the code with a display constant?
Paul Weiss believes that it is important to avoid new content
designation when possible.  For example, the kind of document
code might be handled by a 655 field.  Also, should the $k be
linked with the number?  If not, it would be better in the 655,
that is, if record level.
Someone suggested looking at various alternatives.  For instance,
perhaps a subfield could contain either a name or the matching
code.  Has a standard code list been completed?   Can documents
have either a name or a code?  Is it worth having both in the
USMARC record?  Perhaps require one of the two?
Subfield $g (Country Name) should be parallel with $h (Country
code).  Bill Jones suggested that the last sentence of the $h
description be added to the $g description.
Sally agreed to look further into the $c (Kind of Document code)
by consulting with patent library staff.
It was questioned if the various dates ($d, $e, and $f) are
important for tracking purposes.  The dates relate to the
document as a whole and are very important legally.
The description on page 12 needs more clarification to
distinguish the three date subfields.  Sally will check into
whether the $d is the date published, the date of receipt, or
just whatever date is available.  Larry Woods asked if all the
dates remain on the cover sheet; yes, Sally thought.
It was suggested that a single subfield might work for all three
dates where each date has a qualifier in parentheses.  Priscilla
suggested following the ISBN form where the $d has the date and
the $f has the kind of date or qualifier.  From a programming
point of view (both display and indexing), Karen Coyle prefers
an explicit subfield code for each type of date.
Randy and Sally want to look into using the 008 field for the
language.  They plan to look at various examples first, but they
may delete the $l from the 013 field if they think the 008 fixed
field will suffice.
Young-Hee Queinnec would like to see the note-like data be more
consistent with other notes in USMARC.  For instance, perhaps $i
(Information Phrase) could be placed in another standard field,
like 506, 540, or 037.  There is some discussion about merging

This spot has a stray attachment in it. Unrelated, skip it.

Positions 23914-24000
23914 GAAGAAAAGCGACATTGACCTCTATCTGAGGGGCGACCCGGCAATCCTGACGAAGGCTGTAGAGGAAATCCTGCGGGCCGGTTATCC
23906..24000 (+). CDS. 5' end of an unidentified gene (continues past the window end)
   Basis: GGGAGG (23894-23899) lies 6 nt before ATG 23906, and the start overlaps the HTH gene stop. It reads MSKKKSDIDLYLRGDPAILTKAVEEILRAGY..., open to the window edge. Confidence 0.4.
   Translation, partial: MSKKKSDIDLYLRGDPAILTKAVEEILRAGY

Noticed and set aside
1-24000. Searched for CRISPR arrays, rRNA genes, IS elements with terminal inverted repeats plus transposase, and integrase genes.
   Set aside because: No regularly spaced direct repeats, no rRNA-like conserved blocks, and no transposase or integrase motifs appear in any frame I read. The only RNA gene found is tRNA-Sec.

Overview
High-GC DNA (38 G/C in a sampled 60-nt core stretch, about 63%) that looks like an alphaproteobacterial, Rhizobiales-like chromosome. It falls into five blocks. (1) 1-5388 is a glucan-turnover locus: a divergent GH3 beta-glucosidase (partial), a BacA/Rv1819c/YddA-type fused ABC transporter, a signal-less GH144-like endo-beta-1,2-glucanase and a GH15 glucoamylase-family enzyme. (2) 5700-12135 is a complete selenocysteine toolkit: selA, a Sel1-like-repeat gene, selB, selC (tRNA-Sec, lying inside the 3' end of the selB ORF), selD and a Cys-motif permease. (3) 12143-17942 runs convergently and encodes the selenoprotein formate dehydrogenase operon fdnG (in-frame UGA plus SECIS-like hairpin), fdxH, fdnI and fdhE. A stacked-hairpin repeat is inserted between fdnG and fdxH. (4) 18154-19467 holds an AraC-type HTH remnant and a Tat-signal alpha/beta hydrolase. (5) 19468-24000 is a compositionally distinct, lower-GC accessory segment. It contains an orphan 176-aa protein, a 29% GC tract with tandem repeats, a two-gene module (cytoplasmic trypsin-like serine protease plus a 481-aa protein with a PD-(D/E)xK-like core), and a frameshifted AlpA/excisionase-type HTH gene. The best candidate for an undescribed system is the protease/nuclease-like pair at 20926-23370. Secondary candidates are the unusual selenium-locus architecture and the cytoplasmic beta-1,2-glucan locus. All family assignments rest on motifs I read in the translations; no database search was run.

506 and 540 anyway.  There was consensus in the group to use the
appropriate 5xx note field.  Will need to look into linking entry
fields and a linking entry complexity note.
Page 8, INID 71 should read "applicant" and not the plural form.
Priscilla pointed out that the $c description on page 11 contains
a requirement for left justification and this is not normal for
variable fields.
The structure of the number in $n is YY-AANNNNN where YY contains
the last two digits of the calendar year.  Sally expects that we
will need a four digit year code at the turn of the century, and
suggests changing the form now.  Gary Strawn wonders if the
cataloger shouldn't record what is present on the item itself,
two- or four-digit as appropriate.  It was agreed to write a
letter to NISO to ask them to change to all four digits for the
Paul Weiss asked if catalogers would normally follow AACR2?  Where
possible/applicable.  Will a 300 field be included?  Will names be under
authority control?  Will any punctuation rules be followed?  Paul sees a
problem in supplying 7xx indicators.  Sally responded that the
cataloger can use any USMARC tagging that is appropriate, and
that the same issues raised by Paul relate to any records created
where AACR2 is not followed (such as GILS records).
A motion was made by Gary Strawn for LC to rework the proposal
for the June meeting, taking into account the various comments